Lukas Dragicevic is a 2023 NHL Draft prospect who plays defence for the Tri-City Americans. That wasn’t always the case, though. It wasn’t that long ago that Dragicevic was playing forward, charged with scoring goals rather than shutting opponents down.
You can’t take that for granted. It’s the sort of switch that can take years to pan out. We’ve seen K’Andre Miller do that with great results and right now this blueliner is still in the early stages of doing that while playing key in Tri-City.
“My two-way game is something I’m still taking steps to improve,” Dragicevic told EP Rinkside. “I’ve only been a defenceman for three years now. The position is pretty much brand new to me. So I’m working very hard on the defensive part of my game. And keep getting better at that. I know that’s what is going to get me to the next level.”
There’s always a point where the player or a coach gets the player to make that change in position.
“In Bantam, my coach looked down the bench because we had a lot of injuries one game. He asked, ‘Who wants to play D?’ I volunteered because I thought it was going to be just for the rest of the game. Until now, so It was my decision. My decision to play defense. I haven’t looked back since.”
When offence is in your brain. That’s the easiest part to transition to when you’re a defenceman. Those offensive instincts were instilled when he was a forward so it’s naturally easier.”
“I’d say the offensive part has been the easiest transition. I think I’m a smart hockey player and that made it easier as well. I’m working on the defence every single day. That was the hard part,” Dragicevic admitted.
Matchups on the ice are much harder for a defenceman. A top-four defenceman ends up having to go up against many of the top scorers in a given league. Dragicevic is more than up to the task.
“The matchups are harder, but I try and knock them down when I’m on the ice with them. It’s harder, harder than at forward, but I try and do my best at every opportunity,” Dragicevic responded.
It’s always interesting to find out what the player feels his best attributes are. This prospect really nails it.
“It’s my offensive instincts and my hockey sense, for me personally. Having the puck on my stick. Making the right plays. I make a good first pass. Breaking out pucks to guys who are open. It’s about being smart with the puck,” said Dragicevic.
Some players have that gift to be able to see the gaps and where the lanes are opening up.
“I can identify it pretty fast. I think it’s one of my biggest strengths,” he said confidently. “It’s something I take pride in. It’s something that will make me become an even better hockey player.”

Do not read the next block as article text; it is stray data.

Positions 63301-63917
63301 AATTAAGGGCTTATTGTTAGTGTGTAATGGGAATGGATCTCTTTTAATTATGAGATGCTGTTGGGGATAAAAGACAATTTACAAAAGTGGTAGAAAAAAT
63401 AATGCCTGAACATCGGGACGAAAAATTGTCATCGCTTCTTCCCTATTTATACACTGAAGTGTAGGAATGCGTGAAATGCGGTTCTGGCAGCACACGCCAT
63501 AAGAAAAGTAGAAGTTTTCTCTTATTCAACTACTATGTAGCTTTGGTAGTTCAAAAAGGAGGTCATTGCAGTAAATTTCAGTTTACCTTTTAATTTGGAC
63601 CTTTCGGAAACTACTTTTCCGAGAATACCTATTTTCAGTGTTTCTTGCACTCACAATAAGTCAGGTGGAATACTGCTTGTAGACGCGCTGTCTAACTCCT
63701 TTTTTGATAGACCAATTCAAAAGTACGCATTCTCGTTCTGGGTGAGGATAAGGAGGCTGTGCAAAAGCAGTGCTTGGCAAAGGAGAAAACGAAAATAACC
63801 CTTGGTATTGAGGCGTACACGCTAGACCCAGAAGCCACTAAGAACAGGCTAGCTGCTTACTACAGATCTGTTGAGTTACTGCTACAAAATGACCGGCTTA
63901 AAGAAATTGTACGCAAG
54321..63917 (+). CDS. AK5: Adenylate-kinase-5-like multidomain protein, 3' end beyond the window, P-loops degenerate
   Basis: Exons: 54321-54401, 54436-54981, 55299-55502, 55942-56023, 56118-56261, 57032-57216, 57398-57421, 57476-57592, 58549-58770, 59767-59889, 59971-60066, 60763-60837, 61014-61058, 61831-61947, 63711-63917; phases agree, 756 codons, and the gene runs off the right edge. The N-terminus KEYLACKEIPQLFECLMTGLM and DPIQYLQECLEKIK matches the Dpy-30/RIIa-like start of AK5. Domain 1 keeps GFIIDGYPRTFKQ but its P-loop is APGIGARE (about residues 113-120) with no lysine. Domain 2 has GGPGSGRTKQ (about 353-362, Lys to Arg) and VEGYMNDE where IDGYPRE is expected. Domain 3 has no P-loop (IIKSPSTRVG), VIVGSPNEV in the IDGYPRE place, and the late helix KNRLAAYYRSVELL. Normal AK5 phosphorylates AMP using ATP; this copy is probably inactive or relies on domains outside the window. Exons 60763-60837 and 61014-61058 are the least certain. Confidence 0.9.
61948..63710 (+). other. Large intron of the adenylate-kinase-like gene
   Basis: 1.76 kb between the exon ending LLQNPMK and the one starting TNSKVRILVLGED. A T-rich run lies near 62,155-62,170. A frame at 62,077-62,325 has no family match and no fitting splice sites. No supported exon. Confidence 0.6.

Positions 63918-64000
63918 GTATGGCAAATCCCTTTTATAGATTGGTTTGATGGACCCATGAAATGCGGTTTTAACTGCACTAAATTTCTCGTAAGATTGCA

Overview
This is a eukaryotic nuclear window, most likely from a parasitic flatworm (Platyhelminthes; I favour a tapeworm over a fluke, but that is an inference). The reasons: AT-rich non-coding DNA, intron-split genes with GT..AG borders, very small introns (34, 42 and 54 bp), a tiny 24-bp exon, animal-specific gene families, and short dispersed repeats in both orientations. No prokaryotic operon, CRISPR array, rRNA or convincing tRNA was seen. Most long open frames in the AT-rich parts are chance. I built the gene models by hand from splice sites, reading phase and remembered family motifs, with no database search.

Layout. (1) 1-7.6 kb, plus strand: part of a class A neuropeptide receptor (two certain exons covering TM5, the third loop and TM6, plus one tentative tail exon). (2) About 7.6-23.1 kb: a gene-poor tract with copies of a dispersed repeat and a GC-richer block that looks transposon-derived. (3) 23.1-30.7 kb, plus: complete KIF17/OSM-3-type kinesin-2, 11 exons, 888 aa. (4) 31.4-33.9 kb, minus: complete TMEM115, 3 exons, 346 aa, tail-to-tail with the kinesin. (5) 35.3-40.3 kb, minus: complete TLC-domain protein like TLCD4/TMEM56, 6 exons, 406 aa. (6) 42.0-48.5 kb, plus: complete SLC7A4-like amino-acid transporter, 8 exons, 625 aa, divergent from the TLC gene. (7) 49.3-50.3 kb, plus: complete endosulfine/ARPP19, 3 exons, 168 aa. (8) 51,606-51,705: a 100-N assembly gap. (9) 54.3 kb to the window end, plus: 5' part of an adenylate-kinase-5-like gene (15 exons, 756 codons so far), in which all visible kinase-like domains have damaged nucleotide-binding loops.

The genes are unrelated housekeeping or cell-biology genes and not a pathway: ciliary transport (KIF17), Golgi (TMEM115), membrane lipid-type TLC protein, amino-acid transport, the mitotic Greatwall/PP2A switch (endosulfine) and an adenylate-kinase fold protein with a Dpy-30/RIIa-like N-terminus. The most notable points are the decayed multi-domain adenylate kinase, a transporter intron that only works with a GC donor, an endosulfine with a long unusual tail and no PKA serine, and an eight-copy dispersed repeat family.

This blueliner’s speed really helps him create offence on the rush.
“My skating has gotten a lot better. I take a lot of pride in the work I’ve put in. My skating continues to get better. I think it’s helped my offensive production,” Dragicevic added.
Dragicevic is a solid power play performer.
“It’s a lot of fun. It’s something that’s not given. It’s earned. And the ability to go back on the ice every time so it’s probably one of my favourite things,” Dragicevic stated.
An accurate point shot is necessary these days and he knows how to get that done.
“I just try and get it on the net,” Dragicevic said. “I try and get the puck to the net and let the forwards do their job.”
All players are asked how physically they play. He talked about that.
“I do. I’m not going to hit anybody super hard. I’m not really going to fight or anything like that. When the opportunity comes, I let my body do its work. I battle hard in the corners and net front,” Dragicevic explained.
If it’s late in the game, there are certain players you want on the ice. I’m told that you want Dragicevic out there.
“I love those opportunities. I love being that guy the coaches can trust when they need a scorer. Or even when they need the defense,” Dragicevic said with confidence.
Dragicevic wasn’t the best multi-sport athlete growing up.
“I tried pretty much every sport growing up and hockey is what I came up with. I’m happy with that choice,” Dragicevic chuckled.
What was his worst sport?
“Swimming probably. I gave up swimming first.”
His leisure time activities are very competitive situations.
“I like to golf with buddies from back home. I have a tennis court sort of in my backyard. My friends and I tend to get competitive and play tennis,” Dragicevic underscored. “First serves are hard but I’m getting better at it. I don’t go net front. I hang back. Hopefully, they make a mistake.”
Dragicevic grew up in Richmond, British Columbia. It’s the central hub for air travel in all of BC.
“It’s awesome. The community is so great. It’s pretty amazing. It’s about 200,000 people there. It’s a bigger city. I loved it and it was a great place to grow up. The hockey community is awesome,” Dragicevic opined. “Everybody is together. Everybody grows up together.”
Dragicevic is trying not to think about the upcoming NHL Draft in Nashville. But like most talented prospects, he knows he will be there in a few months but first, he has a job to do.
“Not thinking about it too much. I’m still trying to do my best for the team. We are getting into playoffs. I’m going to push hard here and I’ll think about it after,” Dragicevic said honestly. “I’m planning on going and I think my family will come with me. They’ve been by my side the entire time. “
Dragicevic is expecting to do well in the playoffs. He thinks his team may surprise him. He’s had a terrific offensive season. He was named a U.S. Division First-Team All-Star. Being a defenceman who has that offensive touch has made him a dangerous shootout sniper.
He will be a fan favourite wherever he ends up in the NHL.